Canisius College this week welcomed two of the national co-chairs of the Women's March on Washington, which mobilized 5 million people worldwide and became the largest coordinated peace protest in U.S. history.
The National Women's Hall of Fame inducted 10 women Saturday, celebrating their pioneering efforts in areas that include medicine, entertainment, the military and politics. There was also a luncheon and ceremony to celebrate 100 years since suffragists gained the right to vote in New York.
Buffalo State College welcomed long-time Civil Rights leader Andrew Young Jr. to their campus Thursday evening. Young is a former U.S. Congressman and United Nations ambassador. WBFO's senior reporter Eileen Buckley had a chance to meet with Young at The Mansion on Delaware in Buffalo to discuss his views on racism, racial equity and poverty.
WBFO's senior reporter Eileen Buckley had a chance to meet with long-time Civil Rights leader Andrew Young to discuss his views on racism, racial equity and poverty.
With a week to go before a removal hearing in Albany, Buffalo School Board Member Carl Paladino is fighting back with a federal lawsuit saying the board and its governing majority is violating his First Amendment Constitutional rights.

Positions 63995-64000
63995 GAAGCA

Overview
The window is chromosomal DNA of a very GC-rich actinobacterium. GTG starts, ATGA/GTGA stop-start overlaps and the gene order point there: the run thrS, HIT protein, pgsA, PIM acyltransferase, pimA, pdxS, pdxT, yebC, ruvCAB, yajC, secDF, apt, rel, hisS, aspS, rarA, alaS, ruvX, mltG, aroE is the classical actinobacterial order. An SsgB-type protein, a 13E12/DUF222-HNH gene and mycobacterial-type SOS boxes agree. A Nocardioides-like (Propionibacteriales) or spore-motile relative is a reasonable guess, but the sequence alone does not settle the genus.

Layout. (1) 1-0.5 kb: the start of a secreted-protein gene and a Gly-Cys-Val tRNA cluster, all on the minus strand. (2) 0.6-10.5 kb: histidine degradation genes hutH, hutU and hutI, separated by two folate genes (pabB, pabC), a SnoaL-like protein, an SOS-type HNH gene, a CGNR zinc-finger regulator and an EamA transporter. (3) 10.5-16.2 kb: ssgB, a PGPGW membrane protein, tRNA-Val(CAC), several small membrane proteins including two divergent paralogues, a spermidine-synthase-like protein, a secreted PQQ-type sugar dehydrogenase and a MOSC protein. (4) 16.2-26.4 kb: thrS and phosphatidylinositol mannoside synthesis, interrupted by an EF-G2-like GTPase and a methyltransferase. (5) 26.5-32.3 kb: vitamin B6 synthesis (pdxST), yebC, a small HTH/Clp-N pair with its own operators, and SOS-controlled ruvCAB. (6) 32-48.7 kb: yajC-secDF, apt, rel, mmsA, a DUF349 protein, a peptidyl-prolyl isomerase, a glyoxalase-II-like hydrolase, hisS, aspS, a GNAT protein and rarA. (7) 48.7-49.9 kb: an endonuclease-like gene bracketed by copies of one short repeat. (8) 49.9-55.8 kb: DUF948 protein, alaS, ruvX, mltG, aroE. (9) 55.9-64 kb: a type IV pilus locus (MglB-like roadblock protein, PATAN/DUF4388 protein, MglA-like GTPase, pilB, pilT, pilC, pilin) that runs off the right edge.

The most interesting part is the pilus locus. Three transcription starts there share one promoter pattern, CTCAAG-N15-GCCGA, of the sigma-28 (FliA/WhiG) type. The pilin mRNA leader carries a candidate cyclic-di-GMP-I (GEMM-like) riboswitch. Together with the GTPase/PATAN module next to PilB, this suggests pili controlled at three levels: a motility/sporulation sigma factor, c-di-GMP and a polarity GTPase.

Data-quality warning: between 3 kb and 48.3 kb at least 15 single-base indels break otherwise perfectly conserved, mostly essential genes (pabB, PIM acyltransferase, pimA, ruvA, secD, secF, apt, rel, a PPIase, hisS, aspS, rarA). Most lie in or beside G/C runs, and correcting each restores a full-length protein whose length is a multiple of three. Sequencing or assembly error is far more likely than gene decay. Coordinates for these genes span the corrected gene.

The issue of carding, which has been a subject of much debate in the City of Toronto, may be over. It appears that the Ontario government has taken its own steps on carding and out of the hands of Toronto’s lawmakers.
Saturday marked the 50th anniversary of the civil rights marches in Selma, Alabama that came to be known as “Bloody Sunday.” When the marches were happening, NAACP Buffalo Branch President, Frank Mesiah, was active in civil rights in Buffalo.
About 140 Buffalo Public School students received a history lesson in civil rights outside their classrooms Thursday. WBFO's Focus on Education reporter Eileen Buckley says students from six city schools saw the movie Selma at the Regal Theater on Elmwood Avenue in North Buffalo.
As Monday marked the Martin Luther King Day holiday, news came from the State Education Department that the New York State Museum in Albany has discovered an audio recording in its archives of a speech King delivered in the early 1960s.